Recently diagnosed with HIV? Click here

CMV and interferon

Clinical trial • Concluded • 17 February 2010
This trial is concluded. This means the trial has been completed. When the results of the trial have been made public, they will be summarised in the 'outcomes' section of this page. You cannot enrol in this trial.

About this trial

The study  is evaluating how well interferon-gamma works for people who have cytomeglavirus (CMV) or have had it in the past. Part of the study will look at how people progress over time after they have started antiretroviralA medication or other substance which is active against retroviruses such as HIV. therapy.

Background information

Cytomegalovirus (CMV) or Human cytomeglovirus (HCMV) is an opportunistic infection. The virus is very common. Between 50% and 85% of people test positive for CMV by the time they are 40 years old. A healthy immune system keeps this virus in check.

Combination antiretroviral therapy has reduced the rate of active CMV in people with HIV by 75%. However, about 5% of people with HIV still develop CMV disease.

When the immune defenses are weak, CMV can attack several parts of the body. The most common illness caused by CMV is retinitis. This is the death of cells in the retina at the back of the eye. It can quickly cause blindness unless treated. CMV can spread throughout the body and infect several organs at once.

The risk of CMV is highest when CD4 cell counts are below 50. It is rare in people with 100 or more T-cells. The first signs of CMV retinitis are vision problems such as moving black spots. These are called "floaters." They may indicate an inflammation of the retina. People may also notice light flashes, decreased or distorted vision, or blind spots. Some doctors recommend eye exams to catch CMV retinitis. The exams are done by an ophthalmologist (an eye specialist).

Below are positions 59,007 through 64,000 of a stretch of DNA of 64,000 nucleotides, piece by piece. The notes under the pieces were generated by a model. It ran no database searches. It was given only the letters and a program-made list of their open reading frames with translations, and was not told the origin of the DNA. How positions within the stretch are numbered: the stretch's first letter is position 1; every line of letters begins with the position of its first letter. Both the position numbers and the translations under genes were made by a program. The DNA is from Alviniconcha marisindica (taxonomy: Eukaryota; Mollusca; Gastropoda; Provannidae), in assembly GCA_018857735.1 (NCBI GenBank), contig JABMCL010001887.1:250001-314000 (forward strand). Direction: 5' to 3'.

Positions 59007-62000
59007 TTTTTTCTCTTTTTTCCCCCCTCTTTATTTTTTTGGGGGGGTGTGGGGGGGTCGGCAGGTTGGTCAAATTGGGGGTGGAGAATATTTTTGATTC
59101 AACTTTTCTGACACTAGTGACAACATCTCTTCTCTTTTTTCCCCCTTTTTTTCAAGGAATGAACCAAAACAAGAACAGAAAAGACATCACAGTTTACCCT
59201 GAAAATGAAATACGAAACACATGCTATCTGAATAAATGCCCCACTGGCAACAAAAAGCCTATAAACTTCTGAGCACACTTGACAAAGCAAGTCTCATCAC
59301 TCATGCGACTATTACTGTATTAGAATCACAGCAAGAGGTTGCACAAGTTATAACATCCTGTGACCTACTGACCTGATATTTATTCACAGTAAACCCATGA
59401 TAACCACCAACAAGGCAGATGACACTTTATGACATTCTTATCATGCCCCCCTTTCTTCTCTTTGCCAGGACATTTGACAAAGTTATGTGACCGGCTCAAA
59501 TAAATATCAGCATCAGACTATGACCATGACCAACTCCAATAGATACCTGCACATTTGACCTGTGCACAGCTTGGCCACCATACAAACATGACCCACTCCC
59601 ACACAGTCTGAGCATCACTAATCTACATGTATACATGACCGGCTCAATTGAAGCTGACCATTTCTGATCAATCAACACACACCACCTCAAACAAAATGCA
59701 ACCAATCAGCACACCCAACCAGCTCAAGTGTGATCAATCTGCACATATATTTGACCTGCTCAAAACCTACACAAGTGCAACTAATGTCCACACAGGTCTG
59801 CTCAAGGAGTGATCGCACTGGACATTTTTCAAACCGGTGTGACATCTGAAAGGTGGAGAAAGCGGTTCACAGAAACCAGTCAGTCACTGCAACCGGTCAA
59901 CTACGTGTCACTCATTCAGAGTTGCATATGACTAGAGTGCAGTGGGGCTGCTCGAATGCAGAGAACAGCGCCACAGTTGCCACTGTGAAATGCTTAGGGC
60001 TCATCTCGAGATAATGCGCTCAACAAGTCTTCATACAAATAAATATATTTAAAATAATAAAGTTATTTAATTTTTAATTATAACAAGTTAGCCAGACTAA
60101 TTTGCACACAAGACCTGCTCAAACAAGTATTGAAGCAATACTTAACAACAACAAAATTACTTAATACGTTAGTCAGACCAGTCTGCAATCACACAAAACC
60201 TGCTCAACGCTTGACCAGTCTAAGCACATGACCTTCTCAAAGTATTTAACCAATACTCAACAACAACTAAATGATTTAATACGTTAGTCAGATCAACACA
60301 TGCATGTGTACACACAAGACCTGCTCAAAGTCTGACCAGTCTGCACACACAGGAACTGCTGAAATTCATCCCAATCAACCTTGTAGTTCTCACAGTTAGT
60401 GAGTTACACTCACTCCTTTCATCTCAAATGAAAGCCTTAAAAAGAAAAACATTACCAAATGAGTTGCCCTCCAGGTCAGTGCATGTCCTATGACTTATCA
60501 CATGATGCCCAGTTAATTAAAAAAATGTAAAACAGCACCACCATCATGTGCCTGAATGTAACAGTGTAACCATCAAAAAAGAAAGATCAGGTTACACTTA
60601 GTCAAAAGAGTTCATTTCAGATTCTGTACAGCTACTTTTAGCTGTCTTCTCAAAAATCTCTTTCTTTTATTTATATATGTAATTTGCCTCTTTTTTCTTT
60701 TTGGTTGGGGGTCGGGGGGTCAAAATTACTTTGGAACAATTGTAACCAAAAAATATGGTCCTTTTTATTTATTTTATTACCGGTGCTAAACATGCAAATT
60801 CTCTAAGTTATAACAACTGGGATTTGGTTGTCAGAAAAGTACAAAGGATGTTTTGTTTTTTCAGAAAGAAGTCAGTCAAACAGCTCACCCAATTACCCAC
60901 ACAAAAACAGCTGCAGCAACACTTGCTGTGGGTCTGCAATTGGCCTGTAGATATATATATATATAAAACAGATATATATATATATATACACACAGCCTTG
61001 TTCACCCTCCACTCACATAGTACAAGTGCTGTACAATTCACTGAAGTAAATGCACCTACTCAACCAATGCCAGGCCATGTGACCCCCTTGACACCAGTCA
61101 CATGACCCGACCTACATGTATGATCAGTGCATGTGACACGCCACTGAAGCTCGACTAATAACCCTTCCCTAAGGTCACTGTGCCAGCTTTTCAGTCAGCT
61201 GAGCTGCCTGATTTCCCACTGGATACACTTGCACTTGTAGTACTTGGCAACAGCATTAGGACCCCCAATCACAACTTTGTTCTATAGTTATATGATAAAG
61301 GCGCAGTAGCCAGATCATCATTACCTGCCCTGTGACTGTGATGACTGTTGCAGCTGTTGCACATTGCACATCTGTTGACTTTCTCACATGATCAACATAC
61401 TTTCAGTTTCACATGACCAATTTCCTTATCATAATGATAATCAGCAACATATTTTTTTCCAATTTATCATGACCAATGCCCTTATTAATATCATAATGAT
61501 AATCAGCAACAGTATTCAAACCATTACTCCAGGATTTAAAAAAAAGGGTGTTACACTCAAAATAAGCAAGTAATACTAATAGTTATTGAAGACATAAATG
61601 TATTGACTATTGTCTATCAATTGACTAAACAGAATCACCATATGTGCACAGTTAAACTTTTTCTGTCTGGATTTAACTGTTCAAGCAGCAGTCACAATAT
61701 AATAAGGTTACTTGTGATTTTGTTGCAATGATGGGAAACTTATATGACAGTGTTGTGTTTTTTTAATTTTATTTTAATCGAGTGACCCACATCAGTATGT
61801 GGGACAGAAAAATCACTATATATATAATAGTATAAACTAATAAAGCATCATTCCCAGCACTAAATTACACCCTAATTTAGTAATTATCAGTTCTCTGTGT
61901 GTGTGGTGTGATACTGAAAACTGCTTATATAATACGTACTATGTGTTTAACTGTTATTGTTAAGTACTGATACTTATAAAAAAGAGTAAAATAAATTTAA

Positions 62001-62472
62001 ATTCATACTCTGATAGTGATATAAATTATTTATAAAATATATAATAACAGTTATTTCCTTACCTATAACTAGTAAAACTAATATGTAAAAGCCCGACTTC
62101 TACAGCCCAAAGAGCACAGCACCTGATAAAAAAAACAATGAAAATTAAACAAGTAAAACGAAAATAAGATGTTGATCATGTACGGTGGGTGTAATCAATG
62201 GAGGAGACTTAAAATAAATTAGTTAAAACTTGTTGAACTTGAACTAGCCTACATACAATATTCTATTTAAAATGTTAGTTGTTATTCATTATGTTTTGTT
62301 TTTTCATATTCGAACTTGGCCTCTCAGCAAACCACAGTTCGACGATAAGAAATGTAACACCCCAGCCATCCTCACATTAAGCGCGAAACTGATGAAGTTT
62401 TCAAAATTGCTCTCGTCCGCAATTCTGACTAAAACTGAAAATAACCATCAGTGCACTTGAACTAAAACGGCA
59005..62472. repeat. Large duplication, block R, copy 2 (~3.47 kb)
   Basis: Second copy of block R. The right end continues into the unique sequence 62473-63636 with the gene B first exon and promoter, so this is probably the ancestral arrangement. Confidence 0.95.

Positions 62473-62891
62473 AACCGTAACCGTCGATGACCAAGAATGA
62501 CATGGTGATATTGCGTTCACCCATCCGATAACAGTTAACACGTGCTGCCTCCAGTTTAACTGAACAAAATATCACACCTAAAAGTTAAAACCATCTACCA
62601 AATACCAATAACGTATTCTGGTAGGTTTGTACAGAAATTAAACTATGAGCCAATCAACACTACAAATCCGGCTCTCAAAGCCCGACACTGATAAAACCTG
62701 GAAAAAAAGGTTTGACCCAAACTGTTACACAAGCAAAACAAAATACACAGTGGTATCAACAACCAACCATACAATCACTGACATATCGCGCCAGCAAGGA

If your CD4 count is below 100 and you experience any vision problems, tell your doctor immediately.

Some people who have recently started using antiretroviralsA medication or other substance which is active against retroviruses such as HIV. can get inflammation in their eyes, causing loss of vision. In these cases it is part of a syndrome called immune restoration.

Official title:Evaluation of Interferon-Gamma Responses to HCMV Infection in HIV Positive Individuals
What is this trial studying?Treatment strategyinterferon
Start date:2004

This may be the proposed or expected start date for trials which have not yet started.

How many participants will this trial enrol?20

The exact number of participants may be lower or slightly higher than this. Some trials also have specific quotas for participants from each state, city or clinic.

Links to further information:
Tags:CMV, symptoms, illnesses and opportunistic infections

Who can enrol in this trial?

You may be eligible to participate in this trial if you meet the following criteria:

  • At least 18 years old
  • Documented CMV infection and starting on antiretrovirals

This is a summary of key inclusion and exclusion criteria for this trial. There may be other criteria which may exclude some people from participation in this trial. Some laboratory tests may also be required. Consult your doctor, or view the trial protocol or informed consent documentation to see the full range of exclusion and inclusion criteria.


While NAPWHA has taken every care to compile the information on this page and to keep it up-to-date, we cannot guarantee its correctness and completeness.

Text size: font smallerfont normalfont larger print-friendly version of this pagePDF version of this pageemail this page to a friend

This Clinical trial was first published on 17 February 2010 — more than four years ago.

While the content of this clinical trial was checked for accuracy at the time of publication, NAPWHA recommends checking to determine whether the information is the most up-to-date available, especially when making decisions which may affect your health.

This article may contain medical information. NAPWHA makes every reasonable effort to ensure the information on this website is accurate, reliable and up-to-date, including obtaining technical reviews by medically-qualified reviewers, however the authors of information on this website are not qualified to give medical advice, except where explicitly stated.

The content of this website is intended to support, not replace, the relationship between people living with HIV/AIDS and their medical advisers, and is not intended as a substitute for medical advice.

Website links